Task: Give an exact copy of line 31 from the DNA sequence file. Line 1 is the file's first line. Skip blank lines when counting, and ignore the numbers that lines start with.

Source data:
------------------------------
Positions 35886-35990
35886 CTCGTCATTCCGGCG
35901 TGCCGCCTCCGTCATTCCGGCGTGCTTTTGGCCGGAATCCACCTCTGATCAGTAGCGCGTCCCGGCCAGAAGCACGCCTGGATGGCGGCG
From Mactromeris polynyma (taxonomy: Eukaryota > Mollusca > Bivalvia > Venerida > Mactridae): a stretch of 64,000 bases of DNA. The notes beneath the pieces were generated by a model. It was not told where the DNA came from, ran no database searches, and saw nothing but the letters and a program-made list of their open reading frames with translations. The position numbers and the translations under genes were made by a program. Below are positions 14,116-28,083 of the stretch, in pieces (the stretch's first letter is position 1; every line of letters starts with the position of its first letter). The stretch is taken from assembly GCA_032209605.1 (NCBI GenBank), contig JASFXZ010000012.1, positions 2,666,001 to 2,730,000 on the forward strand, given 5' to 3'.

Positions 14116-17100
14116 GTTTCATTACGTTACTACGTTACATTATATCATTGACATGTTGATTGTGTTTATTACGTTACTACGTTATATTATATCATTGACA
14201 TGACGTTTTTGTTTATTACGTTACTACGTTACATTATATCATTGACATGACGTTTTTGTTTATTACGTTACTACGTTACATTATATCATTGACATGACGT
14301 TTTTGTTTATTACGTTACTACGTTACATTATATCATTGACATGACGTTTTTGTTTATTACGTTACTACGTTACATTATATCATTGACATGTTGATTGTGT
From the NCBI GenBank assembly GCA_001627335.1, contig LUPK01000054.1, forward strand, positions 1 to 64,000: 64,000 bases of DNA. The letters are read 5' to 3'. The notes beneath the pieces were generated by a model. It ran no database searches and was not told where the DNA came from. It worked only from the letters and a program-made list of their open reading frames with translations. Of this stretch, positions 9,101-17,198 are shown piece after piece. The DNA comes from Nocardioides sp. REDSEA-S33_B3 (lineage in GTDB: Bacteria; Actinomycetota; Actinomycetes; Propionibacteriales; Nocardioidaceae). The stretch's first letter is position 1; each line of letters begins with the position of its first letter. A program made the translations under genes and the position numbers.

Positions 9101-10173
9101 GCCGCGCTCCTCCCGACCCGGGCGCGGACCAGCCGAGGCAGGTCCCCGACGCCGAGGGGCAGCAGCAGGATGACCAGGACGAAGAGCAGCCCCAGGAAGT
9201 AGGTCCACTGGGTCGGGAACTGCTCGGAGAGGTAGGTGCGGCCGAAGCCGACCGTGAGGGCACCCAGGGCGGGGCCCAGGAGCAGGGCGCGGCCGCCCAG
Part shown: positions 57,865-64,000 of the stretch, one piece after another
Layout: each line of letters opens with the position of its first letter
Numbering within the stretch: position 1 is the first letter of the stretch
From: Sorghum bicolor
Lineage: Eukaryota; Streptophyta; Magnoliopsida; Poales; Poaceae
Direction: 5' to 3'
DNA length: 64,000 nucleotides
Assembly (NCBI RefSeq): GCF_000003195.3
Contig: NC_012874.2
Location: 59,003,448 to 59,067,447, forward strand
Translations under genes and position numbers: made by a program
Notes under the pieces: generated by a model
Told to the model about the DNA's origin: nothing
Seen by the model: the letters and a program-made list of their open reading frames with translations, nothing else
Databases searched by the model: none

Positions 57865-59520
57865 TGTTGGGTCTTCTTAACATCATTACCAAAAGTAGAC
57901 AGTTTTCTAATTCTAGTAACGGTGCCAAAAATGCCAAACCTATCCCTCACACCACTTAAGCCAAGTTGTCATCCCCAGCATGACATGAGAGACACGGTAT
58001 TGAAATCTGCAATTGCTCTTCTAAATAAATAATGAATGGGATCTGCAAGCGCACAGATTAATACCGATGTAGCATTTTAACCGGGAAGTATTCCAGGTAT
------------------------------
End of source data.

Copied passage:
58001 TGAAATCTGCAATTGCTCTTCTAAATAAATAATGAATGGGATCTGCAAGCGCACAGATTAATACCGATGTAGCATTTTAACCGGGAAGTATTCCAGGTAT